Orange County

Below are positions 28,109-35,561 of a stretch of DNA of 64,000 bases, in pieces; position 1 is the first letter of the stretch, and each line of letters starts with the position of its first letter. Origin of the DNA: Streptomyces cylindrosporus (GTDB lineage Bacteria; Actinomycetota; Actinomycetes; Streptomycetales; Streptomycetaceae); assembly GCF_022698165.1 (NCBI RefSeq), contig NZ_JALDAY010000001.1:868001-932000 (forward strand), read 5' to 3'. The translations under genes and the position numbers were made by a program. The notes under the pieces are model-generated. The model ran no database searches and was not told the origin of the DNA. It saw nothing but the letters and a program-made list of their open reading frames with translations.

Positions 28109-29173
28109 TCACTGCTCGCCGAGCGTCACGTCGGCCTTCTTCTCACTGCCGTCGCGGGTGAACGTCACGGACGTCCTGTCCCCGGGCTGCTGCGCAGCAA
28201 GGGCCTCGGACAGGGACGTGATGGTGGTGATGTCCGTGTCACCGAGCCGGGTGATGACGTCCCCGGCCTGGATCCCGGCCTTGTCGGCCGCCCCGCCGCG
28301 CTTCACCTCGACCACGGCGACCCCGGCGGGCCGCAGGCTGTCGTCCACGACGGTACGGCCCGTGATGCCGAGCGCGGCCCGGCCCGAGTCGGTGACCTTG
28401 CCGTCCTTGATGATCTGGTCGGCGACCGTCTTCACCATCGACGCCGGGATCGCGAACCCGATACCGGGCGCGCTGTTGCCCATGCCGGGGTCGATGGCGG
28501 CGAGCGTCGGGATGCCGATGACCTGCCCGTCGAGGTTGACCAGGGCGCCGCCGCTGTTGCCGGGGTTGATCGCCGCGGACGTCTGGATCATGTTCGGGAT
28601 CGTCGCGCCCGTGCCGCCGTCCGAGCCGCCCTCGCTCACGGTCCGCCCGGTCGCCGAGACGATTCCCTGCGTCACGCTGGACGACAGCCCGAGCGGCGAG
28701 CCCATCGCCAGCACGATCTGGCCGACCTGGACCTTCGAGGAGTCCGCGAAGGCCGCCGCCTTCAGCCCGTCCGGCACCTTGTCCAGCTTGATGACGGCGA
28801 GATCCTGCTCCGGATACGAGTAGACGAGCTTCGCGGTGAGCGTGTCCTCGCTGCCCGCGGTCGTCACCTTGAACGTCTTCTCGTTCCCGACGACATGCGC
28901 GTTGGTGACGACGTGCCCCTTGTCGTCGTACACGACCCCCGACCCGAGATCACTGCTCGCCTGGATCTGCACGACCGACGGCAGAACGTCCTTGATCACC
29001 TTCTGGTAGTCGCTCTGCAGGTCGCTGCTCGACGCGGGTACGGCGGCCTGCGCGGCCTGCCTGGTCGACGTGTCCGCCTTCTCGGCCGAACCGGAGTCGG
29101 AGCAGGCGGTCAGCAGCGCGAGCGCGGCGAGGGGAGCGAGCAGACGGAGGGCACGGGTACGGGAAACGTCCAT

ASPHALT & CONCRETE- Parking lots ADA COMPLIANCE - Asphalt & Concrete, Seal Coating - Van Accessible Parking - ADA Striping & Path of Travel - CASp Reports - Concrete Ramps, Truncated Domes, - ADA Railings & Signage Please visit us at 714-377-9569 AOA News and Buyers Guide • Orange County • January 2022 • (714) 539-6000 9 (continued on page 10) While describing a home as “walking distance to…” is likely not meant to be discriminatory, the point is that we are becoming in- creasingly more thoughtful about the words we use and who it could be excluding or even unintention- ally offending. As real estate professionals are becoming more discerning with the words they use, one of the most recent changes is we are now re- ferring to the main bedroom as the “primary bedroom”, rather than the “master suite”. These shifts are in- dicative of the changing social and legal context that we operate in. The Housing Industry Property owners provide an ab- solutely essential service. To reflect the value of this contribution and minimize the negative stigma our business has gotten over the years, it’s time to eliminate the word “landlord” from our language and from real estate contracts. It’s an antiquated term that doesn’t accu- rately describe the service we pro- vide or define the relationship be - tween the owner, renter/lessee, and the government entities that we are beholden to. There is also so much deroga- tory association with this word, and discrimination against "landlords" in the legal system. Unlike most other business owners, "landlords" have been typecast as greedy and unscrupulous for wanting to make a profit from their business and ser - vices. It’s practically become mor- ally wrong in our society for some- one to try to earn a living from rent- al income. This is the unspoken, underlying philosophy of many of the new rent control policies. By contrast, tenants have been cast as humble, disenfranchised “victims.” As a result, the govern- ment has stepped in to “protect” them from "landlords" who want to charge fair market rent or want to move into the rental property they own. In California, tenants have more rights than the owners, yet it’s the owners who bear all the responsi- bility for maintaining the property and paying the large mortgage and property tax bills. When purchas- ing a rental property, a buyer typi- cally has to come up with a 20-25% down payment. On a $1,000,000 property, that would be $200,000- $250,000 -- yet when renting, a ten- ant needs to put down the equiva- lent of one to two months’ rent maximum, which usually adds up to just a few thousand dollars as a refundable deposit. The amount of risk and respon- sibility an owner has compared to a tenant’s is vastly disproportionate, yet government regulations contin- ue to increase the rights of tenants and take away rights from property owners to the point that it’s crip- pling the industry. ARespectable Business I don’t see anyone thanking "landlords" for taking on the finan - cial and legal risk of providing hous- ing to those who can’t afford to buy a home. There are a lot of excellent landlords who do a lot for their ten- ants. I know many landlords who have given tenants a break on rent when they’re going through a dif- ficult time, or who never increase the rent and forgo the profits they He who has a slack hand becomes poor, but the hand of of the diligent makes rich. Proverbs 10:4 • Laminate Countertops • Custom Sizes • Do It Yourself Kits • Kitchen and Bath • 30 Years Experience Cutting Edge COUN T E R TO P S 714-809-9862